I don’t know whether it is because I crossed 30 a couple of years ago, or because there are more ads than ever out there – but all of a sudden, I am noticing a super-abundance of advertisements trying to scare the hell out of me.
Some of them tell me that invisible to my eyes, my skin has already begun deteriorating; that it is darkening (gasp!) and acquiring blemishes and ‘sun-spots’ at an alarming rate. That, if I don’t do something about it rightaway (the something involving walking up to a store pronto to buy their expensive fairness product), I am doomed. As for hair, there is dandruff, hairfall, colour damage, weakening of roots, greying – any number of things to spend one’s life worrying about, and any number of products to help miraculously vanish all of those problems.
When I was growing up, I remember the family cosmetic cupboard usually containing a bottle of coconut hair oil, a container of talcum powder and perhaps some multi-purpose cold cream. Shampoo was occasionally bought in sachets – only for days when one was in a rush. Otherwise, my mother insisted on us using sheekakai that had hibiscus petals and herbs ground into it. The only other things in the cosmetic trove would be my dad’s shaving stuff and mom’s compact and a shade or two of lipstick.
Our bodies were none the worse for it. I don’t recall my mother’s face breaking out hideously after she turned 30. Her hands which had no benefit of hand cream stayed as soft or rough as they had always been. Housework or the lack of it, does more to impact hands than the most expensive cream. My mother’s hair began greying as she approached 30 – like that of her brothers and sisters. Neither the sheekakai that I used in my childhood, nor the fancy shampoos I have tried since then, can prevent my hair from following this genetic destiny.
The solicitousness with which we are constantly asked to approach our bodies is the reverse of what we were taught as kids. When growing up, I was always given to understand that what went into your body was of critical importance – hence the importance of eating fresh food, cooked simply and healthily. Traditional food rules play an important role in enforcing good habits in most Hindu communities. For girls as well as boys, the importance of having a strong body was emphasized – “Stamina” was a word I heard often. The unstated messages always were that adult life involved plenty of work, and the body had to be well-prepared to do it. However, nowhere did I hear that the body was a fragile thing, demanding indulgence and the support of products.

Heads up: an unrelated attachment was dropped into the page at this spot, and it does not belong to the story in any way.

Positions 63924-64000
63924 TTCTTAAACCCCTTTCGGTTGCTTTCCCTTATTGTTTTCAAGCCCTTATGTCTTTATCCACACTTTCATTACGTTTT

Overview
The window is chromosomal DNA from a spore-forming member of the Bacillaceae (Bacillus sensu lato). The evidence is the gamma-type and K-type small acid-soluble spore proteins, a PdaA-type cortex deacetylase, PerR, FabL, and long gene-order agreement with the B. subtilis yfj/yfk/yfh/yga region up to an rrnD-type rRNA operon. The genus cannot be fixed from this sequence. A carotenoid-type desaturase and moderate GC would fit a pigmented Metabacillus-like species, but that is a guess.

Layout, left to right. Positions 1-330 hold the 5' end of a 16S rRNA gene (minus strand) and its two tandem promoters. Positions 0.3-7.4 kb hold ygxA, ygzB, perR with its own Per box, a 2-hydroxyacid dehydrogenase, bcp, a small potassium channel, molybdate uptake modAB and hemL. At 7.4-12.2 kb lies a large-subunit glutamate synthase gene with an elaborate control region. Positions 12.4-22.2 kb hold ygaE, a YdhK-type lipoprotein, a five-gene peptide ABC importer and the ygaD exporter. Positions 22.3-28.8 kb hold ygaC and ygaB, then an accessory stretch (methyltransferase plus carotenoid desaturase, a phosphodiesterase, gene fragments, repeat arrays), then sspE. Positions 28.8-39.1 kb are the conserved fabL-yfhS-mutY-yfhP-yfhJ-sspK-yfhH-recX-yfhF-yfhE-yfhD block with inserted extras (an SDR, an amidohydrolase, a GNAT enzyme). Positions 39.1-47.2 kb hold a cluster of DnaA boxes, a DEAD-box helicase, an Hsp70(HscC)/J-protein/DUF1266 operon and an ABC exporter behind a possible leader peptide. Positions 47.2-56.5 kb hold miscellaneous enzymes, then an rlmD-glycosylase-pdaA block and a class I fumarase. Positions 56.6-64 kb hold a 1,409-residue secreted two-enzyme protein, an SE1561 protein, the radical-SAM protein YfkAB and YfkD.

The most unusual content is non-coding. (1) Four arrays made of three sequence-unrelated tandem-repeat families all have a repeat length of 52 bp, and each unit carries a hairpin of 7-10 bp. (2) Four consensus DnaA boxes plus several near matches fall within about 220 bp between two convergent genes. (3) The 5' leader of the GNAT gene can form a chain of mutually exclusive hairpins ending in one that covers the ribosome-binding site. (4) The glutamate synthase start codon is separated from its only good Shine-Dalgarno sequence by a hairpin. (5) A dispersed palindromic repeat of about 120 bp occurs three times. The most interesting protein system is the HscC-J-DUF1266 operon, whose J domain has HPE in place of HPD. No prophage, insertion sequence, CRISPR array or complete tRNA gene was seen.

Today, we’re moving to the other end of the spectrum, where we believe that we must first take care of the outsides of our bodies, and anything wrong with the inside can always be corrected with medication!
One of the strangest manifestations of this approach is the injunctions against towel-drying your hair. Ads for every hair product (and content in women’s magazines – since there is often little difference between the two) implore one to treat one’s scalp ‘delicately’ and not dry it vigorously – your hair might fall out! As for me, one of my fondest memories from my childhood remains that of having my hair firmly towelled dry by either of my parents, while in a pleasurably half-sleepy state.
(I am tagging a few friends that I believe might be interested in the topic – Lavanya D, IHM and Uma – and of course, anyone who has thought about these things – do share your views and pass on the tag if you like!)